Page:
The burnt remains of birds that could not fly, their nests with eggs and fledglings, and reptiles that were caught unawares in their holes, besides other animals that could not run away in time are all that is left in a four-hectare area of the Soor Sarovar Bird Sanctuary where a fire broke out on Friday, allegedly triggered by sparking from a high-tension wire passing over the protected forest area. The possibility of human carelessness has not been ruled out.
Forest officials said that many birds, pythons, mangoose and rabbits that were trapped in the blaze died, though it is not possible to put a figure to it. Most of the deer, wild boar and neelgai, however, may have fled. The sanctuary, around 30 km from Agra, is home to roughly 1500 wild boars, 100 spotted deer, 100 neelgai, 700-800 porcupine. More than 15,000 migratory birds come here during winter months.
The Soor Sarovar Bird Sanctuary, on the Delhi-Agra highway, spans an area of about 700 hectares. It also has the popular Keetham lake spread over 300 hectares. The sanctuary acts as a green buffer between the Mathura oil refinery and the Taj Mahal.
During summer, the Keetham lake becomes the favoured habitat of the comb duck, spot billed duck, lesser whistling teal; a variety of storks — painted, open bill, black-necked, woolly-necked herons — egrets, cormorants and the sarus crane.
It took the forest department and fire brigade more than five hours to douse the flames. According to officials, the fire started in the north-west part of the sanctuary near Keetham lake around 8.45 pm. By 2 am. officials added that there was some delay in battling the flames as fire brigade vehicles found it difficult to negotiate the narrow paths leading to the spot.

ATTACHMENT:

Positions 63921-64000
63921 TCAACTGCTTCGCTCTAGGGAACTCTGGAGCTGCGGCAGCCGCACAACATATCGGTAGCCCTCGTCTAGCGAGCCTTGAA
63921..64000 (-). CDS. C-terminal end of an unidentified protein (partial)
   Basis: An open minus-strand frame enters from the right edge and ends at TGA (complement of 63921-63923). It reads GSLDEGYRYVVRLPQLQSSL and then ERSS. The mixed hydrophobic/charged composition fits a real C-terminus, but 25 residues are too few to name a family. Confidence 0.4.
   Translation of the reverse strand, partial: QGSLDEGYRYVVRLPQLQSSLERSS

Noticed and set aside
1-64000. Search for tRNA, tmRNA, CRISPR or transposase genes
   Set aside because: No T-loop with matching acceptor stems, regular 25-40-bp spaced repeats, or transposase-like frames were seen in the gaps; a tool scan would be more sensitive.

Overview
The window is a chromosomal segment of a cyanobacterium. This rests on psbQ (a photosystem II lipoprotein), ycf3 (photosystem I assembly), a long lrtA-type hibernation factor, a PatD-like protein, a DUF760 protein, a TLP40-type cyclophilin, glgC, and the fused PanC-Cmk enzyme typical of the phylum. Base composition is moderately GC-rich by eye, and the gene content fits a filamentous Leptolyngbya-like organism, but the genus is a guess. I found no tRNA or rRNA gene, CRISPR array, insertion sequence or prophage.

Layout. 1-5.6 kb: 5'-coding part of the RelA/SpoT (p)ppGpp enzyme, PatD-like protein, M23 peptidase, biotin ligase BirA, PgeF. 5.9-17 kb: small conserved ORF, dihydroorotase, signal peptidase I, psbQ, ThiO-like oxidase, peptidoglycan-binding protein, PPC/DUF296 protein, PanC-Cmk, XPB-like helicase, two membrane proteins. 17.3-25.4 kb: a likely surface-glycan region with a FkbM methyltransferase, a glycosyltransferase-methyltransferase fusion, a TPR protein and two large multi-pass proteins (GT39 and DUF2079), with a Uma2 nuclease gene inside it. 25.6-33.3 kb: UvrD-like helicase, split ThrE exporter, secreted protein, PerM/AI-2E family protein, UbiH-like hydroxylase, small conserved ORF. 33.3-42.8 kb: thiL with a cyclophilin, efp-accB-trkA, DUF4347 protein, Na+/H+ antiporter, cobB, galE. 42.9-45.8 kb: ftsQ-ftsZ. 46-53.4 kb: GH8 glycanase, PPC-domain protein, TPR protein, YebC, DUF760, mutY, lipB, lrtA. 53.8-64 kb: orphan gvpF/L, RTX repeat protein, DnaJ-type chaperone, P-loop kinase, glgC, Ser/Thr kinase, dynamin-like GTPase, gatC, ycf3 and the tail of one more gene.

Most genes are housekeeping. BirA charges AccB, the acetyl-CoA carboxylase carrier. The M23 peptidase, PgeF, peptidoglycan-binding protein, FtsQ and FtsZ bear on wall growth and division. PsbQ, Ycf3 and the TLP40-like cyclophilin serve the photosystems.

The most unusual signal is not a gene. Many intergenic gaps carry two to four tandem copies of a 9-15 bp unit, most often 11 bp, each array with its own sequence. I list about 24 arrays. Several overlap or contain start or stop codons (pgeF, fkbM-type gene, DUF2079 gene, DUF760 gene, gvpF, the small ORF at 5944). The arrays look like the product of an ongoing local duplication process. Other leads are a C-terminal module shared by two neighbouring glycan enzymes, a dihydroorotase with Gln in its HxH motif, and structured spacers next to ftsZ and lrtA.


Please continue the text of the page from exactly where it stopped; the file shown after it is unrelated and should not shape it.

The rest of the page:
Anil Patel, deputy conservator of forest (National Chambal Sanctuary Project), blamed the overhead high-tension wires over the area for the inferno. “We have written several times to the electricity department to shift the cables, but to no avail. In summer, chances of sparks and fire incidents rise manifold,” he added.
Sources said more than 12 minor fire incidents have been reported over the past five years. Most of them are suspected to have been set off by high tension wire sparks.
Patel said, “The forest area has suffered a major loss. We have received a confirmed report of a python being burnt in the fire. There were birds’ nests and eggs laid in winter season. We are in the process of assessing the extent of damage.”
Range officer Awadh Bihari said, “Three teams have been formed and are taking turns to take stock of the situation. As soon as we received the information, forest staff rushed to the spot. Villagers too came and assisted us.”With the fire rapidly spreading, authorities became worried that it might pose a threat to the world’s largest bear rescue centre, two km from the spot the fire broke out in. At present 217 sloth bears are lodged at the Agra Bear Rescue Facility, being run by Wildlife SOS.